A horse probably won’t learn to crib by watching another engage in the behavior, according to researchers who performed a recent study to learn more about why horses develop this common stereotypy. However, genetic predisposition does appear to be a factor, especially among Thoroughbreds.
Dr. Julia D. Albright and her colleagues at Cornell University surveyed horse owners about cribbing. Although 49% of owners thought cribbing was a learned behavior, only 1% of cribbers actually started cribbing after exposure to another cribber.
“Cribbing is complicated and probably caused by many factors,” said Albright. “Cribbing seems to start at a fairly young age, and after the horse begins to display the behavior, the initiating factors probably aren’t contributing. In other words, if you have a young horse, we recommend weaning in groups in a pasture and with little creep feed. However, if you have a 10-year-old cribber, lots of pasture time probably won’t make a difference.”
Social isolation and being housed next to an aggressive horse might aggravate a crib-biter.
“These horses aren’t ‘bad,’ and we should stop physically and verbally punishing, shocking, and isolating them,” she said. “For the health of the cribbers (and barn), the behavior should probably be stemmed with a cribbing collar, a diet low in concentrates and high in roughage, and pasture time.”
Albright recommended changing the perception of this behavior as a simple vice. “These horses have a true neurologic pathology, comparable to obsessive compulsive behaviors in humans,” she explained.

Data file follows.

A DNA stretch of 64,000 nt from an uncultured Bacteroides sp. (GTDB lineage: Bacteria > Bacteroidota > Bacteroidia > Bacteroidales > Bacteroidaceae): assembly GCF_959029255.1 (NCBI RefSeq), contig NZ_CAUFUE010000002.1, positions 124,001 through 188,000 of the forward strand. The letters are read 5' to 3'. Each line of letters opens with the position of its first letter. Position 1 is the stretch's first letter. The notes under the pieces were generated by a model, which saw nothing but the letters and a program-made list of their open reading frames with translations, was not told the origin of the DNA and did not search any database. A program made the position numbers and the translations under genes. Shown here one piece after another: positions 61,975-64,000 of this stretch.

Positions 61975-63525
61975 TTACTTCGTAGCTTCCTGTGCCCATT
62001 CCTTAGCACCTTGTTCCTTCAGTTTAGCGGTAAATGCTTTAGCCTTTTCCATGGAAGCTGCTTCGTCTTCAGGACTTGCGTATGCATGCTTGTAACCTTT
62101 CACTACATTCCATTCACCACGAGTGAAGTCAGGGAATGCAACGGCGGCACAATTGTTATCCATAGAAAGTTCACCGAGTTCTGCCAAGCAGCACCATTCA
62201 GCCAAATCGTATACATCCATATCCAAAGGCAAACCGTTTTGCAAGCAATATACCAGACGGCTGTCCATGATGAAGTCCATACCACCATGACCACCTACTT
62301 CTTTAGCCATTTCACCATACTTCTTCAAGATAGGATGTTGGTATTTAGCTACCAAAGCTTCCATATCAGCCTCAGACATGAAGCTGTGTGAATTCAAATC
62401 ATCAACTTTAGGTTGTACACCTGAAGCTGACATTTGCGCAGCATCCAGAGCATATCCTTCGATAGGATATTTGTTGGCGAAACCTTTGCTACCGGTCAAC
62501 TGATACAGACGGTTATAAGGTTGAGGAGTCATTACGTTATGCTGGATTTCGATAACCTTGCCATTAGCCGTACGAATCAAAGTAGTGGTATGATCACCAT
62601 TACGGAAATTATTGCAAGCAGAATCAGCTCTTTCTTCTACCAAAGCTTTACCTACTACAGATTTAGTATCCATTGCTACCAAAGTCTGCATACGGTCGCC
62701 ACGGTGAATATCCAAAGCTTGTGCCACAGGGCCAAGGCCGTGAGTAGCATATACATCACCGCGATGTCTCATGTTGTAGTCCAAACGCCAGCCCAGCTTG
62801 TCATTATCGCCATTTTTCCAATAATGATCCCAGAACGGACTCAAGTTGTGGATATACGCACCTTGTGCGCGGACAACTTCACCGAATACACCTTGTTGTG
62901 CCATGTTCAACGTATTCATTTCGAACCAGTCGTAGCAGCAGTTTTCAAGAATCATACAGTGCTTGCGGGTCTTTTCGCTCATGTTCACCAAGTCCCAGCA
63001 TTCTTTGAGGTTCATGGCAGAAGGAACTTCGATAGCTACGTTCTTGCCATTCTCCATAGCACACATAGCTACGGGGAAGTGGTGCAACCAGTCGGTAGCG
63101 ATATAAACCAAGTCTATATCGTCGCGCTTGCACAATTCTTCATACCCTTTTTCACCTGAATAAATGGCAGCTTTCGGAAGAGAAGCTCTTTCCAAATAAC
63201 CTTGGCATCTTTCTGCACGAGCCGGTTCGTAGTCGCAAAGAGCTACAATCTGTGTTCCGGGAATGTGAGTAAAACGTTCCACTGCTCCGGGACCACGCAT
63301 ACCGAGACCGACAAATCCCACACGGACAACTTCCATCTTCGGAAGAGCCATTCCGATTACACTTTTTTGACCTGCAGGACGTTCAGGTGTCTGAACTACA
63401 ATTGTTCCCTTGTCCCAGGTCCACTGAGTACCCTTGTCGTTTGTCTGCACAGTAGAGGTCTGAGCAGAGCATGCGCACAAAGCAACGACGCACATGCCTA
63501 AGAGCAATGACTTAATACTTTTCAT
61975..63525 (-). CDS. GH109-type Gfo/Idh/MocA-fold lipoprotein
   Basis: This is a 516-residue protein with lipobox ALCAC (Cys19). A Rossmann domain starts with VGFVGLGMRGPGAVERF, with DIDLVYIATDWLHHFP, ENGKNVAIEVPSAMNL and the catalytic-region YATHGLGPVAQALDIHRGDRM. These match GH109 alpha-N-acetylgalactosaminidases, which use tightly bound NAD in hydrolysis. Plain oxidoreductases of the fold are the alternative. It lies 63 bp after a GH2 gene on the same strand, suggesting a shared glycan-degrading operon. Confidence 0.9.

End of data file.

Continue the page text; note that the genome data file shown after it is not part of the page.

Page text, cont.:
Colicking Horses at Risk of Clotting Disorders
Horses with colic are at a higher risk for developing disseminated intravascular coagulation (DIC), a life-threatening blood-clotting disorder that can cause excessive bleeding or excessive clotting.
Blood clotting is a complex process. When blood vessels are injured by trauma, the vessel releases special proteins to create a blood clot and stop the bleeding. In addition, the vessels might activate proteins that can initiate the clotting process when bacteria or viruses circulate in the blood.
In colicky horses, toxins or shock can cause excessive coagulation, which can be fatal. Horses require immediate therapy with heparin to attempt to stop the excessive clotting or bleeding, said Dr. Nat White of the Marion duPont Scott Equine Medical Center, who commented on the study.
“Once DIC starts, the prognosis is usually poor because of the severity of shock as well as the coagulation abnormality,” White said. “Colic needs to be treated early so if shock occurs, it can be treated before it becomes severe.
“Coagulation abnormalities in horses with colic can only be prevented by early recognition of severe colic and early treatment,” he emphasized.
Thoroughbred Gene Study
Thoroughbred genes could help researchers better understand how exercise might assist in combating the growing obesity epidemic among human populations and diseases such as Type 2 diabetes.
“Over the past 400 years the fastest and strongest racehorses have been selected for, which has resulted in the elite athletic animals we see today,” said lead researcher Dr. Emmeline Hill of the Animal Genomics Laboratory at University College Dublin, Ireland.
Four hundred years of human selection for fast, athletic Thoroughbreds means specific genes have been reproduced in these animals. Researchers have identified an overabundance of genes involved in insulin signaling, fat metabolism, and muscle strength in these horses as compared to others.
“By comparing genetic data from Thoroughbred and non-Thoroughbred populations, we have been able to identify various regions in the Thoroughbred genome that exhibit ‘signatures of selection,’” she said. “In addition to potentially being able to impact selection decisions in Thoroughbred breeding, this information could be invaluable to human researchers,” said Hill.
Excerpted from The Horse: Your Guide to Equine Health Care. Free weekly newsletters at TheHorse.com.